The Neurobiology of Learning and Memory
"Neurobiology of Learning and Memory" provides an excellent overview of current information on this fast-growing field of neurobiology. The contents have been structured for use as a course text or as a handy resource for researchers in neuro- and cognitive psychology. It discusses learning and memory from developmental, pharmacological, and psychobiological perspectives, as well as changes in learning and memory with age. "Neurobiology of Learning and Memory" also includes research on invertebrates and vertebrates, presenting basics in anatomy and development along with computational models. It is written in an easy-to-follow format with summaries at the end of each chapter. It: provides an overview of information on the neurobiology of learning and memory; discusses learning and memory from developmental, pharmacological, and psychobiological perspectives, and changes in learning and memory with age; includes research on invertebrates and vertebrates; gives basics on anatomy and development; and is written for easy comprehension with chapter summaries.
- Paperback | 456 pages
- 151.6 x 229.6 x 22.4mm | 696.71g
- 29 Jun 1998
- Elsevier Science Publishing Co Inc
- Academic Press Inc
- San Diego, United States
- b&w illustrations
About Joe L. Martinez
Joe L. Martinez, Jr. is a Ewing Halsell Distinguished Chair at the University of Texas, San Antonio. His research focusses on the memory and the hippocampus with special attention to the opioid containing mossy fiver-CA3 projection. His recent work had identified important genes that are upregulated in the hippocampus following learning. Raymond Kesner is currently a Full Professor at the University of Utah where he has been a faculty member for 40 years. His major research interests are in the theoretical and applied aspects associated with the neurobiological basis of learning and memory in both animals and humans. He has also concentrated on the development of animal models paralleling mnemonic symptomatology in brain damaged patients.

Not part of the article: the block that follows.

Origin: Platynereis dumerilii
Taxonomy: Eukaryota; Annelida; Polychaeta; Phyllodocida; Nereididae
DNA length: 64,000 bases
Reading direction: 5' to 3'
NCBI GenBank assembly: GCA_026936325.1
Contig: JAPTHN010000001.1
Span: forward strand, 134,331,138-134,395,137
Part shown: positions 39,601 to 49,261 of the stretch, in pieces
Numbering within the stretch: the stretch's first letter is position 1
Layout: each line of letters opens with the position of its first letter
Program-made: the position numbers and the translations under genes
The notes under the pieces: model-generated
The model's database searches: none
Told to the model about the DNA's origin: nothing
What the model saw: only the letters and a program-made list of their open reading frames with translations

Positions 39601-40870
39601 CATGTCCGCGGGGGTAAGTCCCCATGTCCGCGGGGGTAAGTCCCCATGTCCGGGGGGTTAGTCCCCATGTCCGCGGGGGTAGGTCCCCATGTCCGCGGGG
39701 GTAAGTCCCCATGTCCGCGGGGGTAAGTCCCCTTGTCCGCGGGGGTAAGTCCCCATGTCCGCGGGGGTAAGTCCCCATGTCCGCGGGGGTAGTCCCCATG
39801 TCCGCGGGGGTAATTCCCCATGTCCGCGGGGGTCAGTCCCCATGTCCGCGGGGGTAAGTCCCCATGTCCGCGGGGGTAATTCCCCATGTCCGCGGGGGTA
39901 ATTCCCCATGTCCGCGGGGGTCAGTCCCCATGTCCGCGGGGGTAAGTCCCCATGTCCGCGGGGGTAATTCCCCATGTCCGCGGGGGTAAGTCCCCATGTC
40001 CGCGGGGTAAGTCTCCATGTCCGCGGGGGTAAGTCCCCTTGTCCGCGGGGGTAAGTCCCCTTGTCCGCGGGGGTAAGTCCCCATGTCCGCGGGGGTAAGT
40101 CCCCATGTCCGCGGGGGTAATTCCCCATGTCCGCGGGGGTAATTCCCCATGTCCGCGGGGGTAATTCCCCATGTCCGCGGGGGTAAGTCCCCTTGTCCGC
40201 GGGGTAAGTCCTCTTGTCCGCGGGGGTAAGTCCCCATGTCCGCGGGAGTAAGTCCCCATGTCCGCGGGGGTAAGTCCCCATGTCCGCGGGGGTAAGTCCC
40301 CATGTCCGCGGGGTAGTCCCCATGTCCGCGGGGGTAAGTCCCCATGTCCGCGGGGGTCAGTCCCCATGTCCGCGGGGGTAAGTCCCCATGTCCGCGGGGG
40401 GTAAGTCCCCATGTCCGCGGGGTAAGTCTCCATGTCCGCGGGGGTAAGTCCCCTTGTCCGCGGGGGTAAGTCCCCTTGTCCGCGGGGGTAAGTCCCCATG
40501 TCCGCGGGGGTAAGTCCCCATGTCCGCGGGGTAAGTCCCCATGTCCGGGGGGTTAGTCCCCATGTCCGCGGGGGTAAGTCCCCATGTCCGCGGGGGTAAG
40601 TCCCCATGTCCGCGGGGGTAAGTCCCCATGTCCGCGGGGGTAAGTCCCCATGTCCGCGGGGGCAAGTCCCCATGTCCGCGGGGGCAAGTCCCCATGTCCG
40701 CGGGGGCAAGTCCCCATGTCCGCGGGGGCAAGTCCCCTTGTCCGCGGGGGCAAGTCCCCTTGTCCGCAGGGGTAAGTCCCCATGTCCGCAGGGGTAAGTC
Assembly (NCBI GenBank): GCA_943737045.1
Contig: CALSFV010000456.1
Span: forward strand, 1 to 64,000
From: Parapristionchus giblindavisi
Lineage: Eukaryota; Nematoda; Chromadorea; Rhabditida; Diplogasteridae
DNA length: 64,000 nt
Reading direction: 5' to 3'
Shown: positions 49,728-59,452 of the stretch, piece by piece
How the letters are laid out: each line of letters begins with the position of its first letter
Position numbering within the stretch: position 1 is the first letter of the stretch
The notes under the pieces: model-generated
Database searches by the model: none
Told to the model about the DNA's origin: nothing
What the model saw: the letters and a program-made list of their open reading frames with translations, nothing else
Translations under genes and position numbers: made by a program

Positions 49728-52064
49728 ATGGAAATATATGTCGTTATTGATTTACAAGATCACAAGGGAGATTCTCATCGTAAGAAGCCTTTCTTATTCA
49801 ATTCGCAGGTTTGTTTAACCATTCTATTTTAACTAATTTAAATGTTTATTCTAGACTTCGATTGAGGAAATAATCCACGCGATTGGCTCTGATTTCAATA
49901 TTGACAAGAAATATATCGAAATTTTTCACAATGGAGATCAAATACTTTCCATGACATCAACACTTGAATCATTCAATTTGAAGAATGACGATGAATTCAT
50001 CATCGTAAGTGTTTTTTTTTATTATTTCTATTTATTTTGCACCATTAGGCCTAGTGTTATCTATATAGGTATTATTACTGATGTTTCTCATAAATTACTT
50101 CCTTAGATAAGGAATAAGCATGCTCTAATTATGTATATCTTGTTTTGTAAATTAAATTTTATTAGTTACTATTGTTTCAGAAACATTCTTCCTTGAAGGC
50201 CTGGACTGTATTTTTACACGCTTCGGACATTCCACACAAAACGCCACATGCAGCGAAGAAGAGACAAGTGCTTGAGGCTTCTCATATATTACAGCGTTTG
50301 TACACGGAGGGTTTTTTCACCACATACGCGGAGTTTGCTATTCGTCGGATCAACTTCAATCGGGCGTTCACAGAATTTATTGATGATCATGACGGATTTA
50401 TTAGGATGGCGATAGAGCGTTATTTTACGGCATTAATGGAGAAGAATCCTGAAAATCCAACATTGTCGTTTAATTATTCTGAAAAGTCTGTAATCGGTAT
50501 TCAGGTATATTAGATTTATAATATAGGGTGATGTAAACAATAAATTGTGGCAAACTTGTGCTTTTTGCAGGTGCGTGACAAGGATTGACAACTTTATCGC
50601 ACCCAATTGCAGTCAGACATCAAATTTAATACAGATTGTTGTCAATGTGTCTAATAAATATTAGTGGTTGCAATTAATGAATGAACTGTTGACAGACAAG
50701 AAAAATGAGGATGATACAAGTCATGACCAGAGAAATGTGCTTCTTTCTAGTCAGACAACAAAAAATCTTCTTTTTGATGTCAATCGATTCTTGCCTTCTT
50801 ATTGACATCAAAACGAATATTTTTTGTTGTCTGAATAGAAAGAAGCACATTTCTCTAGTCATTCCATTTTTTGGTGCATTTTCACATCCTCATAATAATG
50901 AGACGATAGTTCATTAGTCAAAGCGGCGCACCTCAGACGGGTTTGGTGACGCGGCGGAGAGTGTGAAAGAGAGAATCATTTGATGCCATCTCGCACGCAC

Table of contents
M.R. Rosenzweig, Historical Perspectives on the Development of the Biology of Learning and Memory. J.E. Black and W.T. Greenough, Developmental Approaches to the Memory Process. A.J. Silva and K.P. Giese, Gene Targeting: A Novel Window into the Biology of Learning and Memory. N.M. White and J.A. Salinas, Pharmacological Approaches to the Study of Learning and Memory. C. Sahley and T. Crow, Invertebrate Learning: Current Perspectives. J.L. Martinez, Jr., E.J. Barea-Rodriguez, and B.E. Derrick, Long-Term Potentiation, Long-Term Depression, and Learning. C.A. Barnes, Memory Changes during Normal Aging: Neurobiological Correlates. B.S. Kapp, A.J. Silvestri, and F.A. Guarraci, Vertebrate Models of Learning and Memory. F.B. Gershberg and A.P. Shimamura, The Neuropsychology of Human Learning and Memory. R.P. Kesner, Neurobiological Views of Memory. M.A. Gluck and C.E. Myers, Psychobiological Models of Hippocampal Function in Learning and Memory. Index.
"Neurobiology of Learning and Memory is a well-written, integrated, and multidisciplinary approach to this fast-paced field in neuroscience. Editors Martinez and Kesner provide a historical and experimental framework that unifies the genetic, pharmacological, physiological, developmental, and psychological avenues of inquiry into the mechanisms of learning and memory. Key experimental approaches that have significantly advanced the field are included and in many cases are presented by the researchers themselves. This book is a valuable resource for an upper-division undergraduate course in neurobiology or neuroscience, as well as for graduate-level courses in learning and memory. The complete chapter bibliographies are also valuable to graduate students and researchers alike." --CHOICE "...Neurobiology of Learning and Memory brings together the ideas of a number of important thinkers. It can be particularly useful for students of memory in one area who want to learn about the latest thoughts and findings from other perspectives... The opening chapter... is a superb beginning because it anticipates the structure of the rest of the book and builds a foundation for current theoretical issues... The chapter on developmental approaches... also provides a historical context and explains methodology and findings with useful illustrations and without either excessive jargon or condescension." --CONTEMPORARY PSYCHOLOGY